Correct Belief, Wrong Action and a Puzzling Gender Difference
AbstractWe asked subjects to self-select into one of two constests, "coin" or "die." The winner in each of the contest is the person with most correct guesses of 20 coin flips or 20 rolls of a die, respectively. Most subjects reported that they belived that most people would go to the "coin" group. They were correct. Although the right action under this belief is to choose "die" most people chose to be with the majority. Both men and women tended to make this mistake, but women's propensity to err in this particular experiment was stonger. This is puzzling as our overall impression does not support the wxistence of gender differences in strategic situations.
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Bibliographic InfoPaper provided by Tel Aviv in its series Papers with number 00-17.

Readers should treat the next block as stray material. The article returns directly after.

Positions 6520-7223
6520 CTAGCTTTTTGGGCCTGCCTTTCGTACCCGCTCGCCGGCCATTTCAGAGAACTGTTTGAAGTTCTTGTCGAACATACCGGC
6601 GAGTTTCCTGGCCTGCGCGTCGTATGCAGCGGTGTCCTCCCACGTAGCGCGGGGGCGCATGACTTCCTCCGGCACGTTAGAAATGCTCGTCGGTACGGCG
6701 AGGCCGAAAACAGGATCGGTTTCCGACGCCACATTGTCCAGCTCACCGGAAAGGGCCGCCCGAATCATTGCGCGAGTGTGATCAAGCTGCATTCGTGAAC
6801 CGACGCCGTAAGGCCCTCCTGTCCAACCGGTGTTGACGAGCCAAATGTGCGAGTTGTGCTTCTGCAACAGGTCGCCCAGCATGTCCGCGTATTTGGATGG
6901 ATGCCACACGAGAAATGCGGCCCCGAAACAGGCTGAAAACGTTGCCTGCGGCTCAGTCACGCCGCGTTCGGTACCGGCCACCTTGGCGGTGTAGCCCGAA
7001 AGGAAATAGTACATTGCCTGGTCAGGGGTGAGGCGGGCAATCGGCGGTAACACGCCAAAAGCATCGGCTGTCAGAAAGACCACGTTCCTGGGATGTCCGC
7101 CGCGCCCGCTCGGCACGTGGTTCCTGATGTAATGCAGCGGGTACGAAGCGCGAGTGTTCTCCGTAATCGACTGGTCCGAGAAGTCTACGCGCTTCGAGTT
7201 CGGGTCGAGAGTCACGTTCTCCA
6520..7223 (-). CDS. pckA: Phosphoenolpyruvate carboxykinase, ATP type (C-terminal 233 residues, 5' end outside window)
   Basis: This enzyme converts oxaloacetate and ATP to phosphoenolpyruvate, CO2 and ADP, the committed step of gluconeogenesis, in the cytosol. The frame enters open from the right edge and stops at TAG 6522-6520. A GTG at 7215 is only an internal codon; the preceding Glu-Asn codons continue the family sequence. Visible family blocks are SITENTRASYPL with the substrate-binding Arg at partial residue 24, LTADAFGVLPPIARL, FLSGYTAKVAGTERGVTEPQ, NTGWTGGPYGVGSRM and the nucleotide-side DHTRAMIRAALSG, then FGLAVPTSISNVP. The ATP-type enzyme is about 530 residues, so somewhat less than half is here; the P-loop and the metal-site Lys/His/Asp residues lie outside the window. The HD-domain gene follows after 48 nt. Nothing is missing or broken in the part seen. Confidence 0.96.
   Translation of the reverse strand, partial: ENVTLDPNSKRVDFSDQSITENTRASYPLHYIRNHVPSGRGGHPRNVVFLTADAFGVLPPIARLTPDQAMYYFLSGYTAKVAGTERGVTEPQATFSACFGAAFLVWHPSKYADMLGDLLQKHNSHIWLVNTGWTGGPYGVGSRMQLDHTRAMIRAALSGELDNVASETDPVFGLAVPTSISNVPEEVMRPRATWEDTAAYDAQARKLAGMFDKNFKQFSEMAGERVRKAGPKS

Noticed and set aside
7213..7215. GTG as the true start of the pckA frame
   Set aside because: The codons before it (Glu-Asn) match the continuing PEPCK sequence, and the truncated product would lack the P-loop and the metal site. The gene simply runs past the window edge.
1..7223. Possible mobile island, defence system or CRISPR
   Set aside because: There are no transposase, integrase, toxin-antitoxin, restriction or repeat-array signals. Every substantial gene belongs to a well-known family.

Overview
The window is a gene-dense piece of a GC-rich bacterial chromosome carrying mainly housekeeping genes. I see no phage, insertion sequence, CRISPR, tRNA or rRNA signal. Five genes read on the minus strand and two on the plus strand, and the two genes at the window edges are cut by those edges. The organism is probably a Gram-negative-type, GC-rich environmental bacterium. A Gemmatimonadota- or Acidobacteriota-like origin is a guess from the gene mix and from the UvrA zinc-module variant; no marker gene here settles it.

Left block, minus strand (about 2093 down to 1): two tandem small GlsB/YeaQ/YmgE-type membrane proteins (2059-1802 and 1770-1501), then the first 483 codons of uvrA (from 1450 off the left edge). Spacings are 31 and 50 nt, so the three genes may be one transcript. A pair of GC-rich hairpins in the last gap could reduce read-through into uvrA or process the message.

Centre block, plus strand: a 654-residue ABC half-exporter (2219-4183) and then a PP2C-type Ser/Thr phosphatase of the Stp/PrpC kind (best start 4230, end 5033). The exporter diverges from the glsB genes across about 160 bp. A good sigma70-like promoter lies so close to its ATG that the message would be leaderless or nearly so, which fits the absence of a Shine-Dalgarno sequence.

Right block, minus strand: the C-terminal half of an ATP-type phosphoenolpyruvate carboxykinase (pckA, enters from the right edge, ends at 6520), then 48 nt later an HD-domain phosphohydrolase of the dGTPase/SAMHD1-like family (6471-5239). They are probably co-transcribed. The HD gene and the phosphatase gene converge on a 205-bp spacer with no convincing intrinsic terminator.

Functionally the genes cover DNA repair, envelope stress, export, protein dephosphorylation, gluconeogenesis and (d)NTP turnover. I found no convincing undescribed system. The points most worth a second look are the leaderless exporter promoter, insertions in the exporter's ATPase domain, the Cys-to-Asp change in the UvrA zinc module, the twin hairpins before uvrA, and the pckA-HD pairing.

Length: 13 pages
Date of creation: 2000
Date of revision:
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Postal: Israel TEL-AVIV UNIVERSITY, THE FOERDER INSTITUTE FOR ECONOMIC RESEARCH, RAMAT AVIV 69 978 TEL AVIV ISRAEL.
Web page: http://econ.tau.ac.il/research/foerder.asp
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FINANCIAL MARKET ; TESTS ; GAMES ; MEN ; WOMEN;
Other versions of this item:
- Huberman, G. & Rubinstein, A., 2000. "Correct Belief, Wrong Action and a Puzzling Gender Difference," Papers 2000-17, Tel Aviv.
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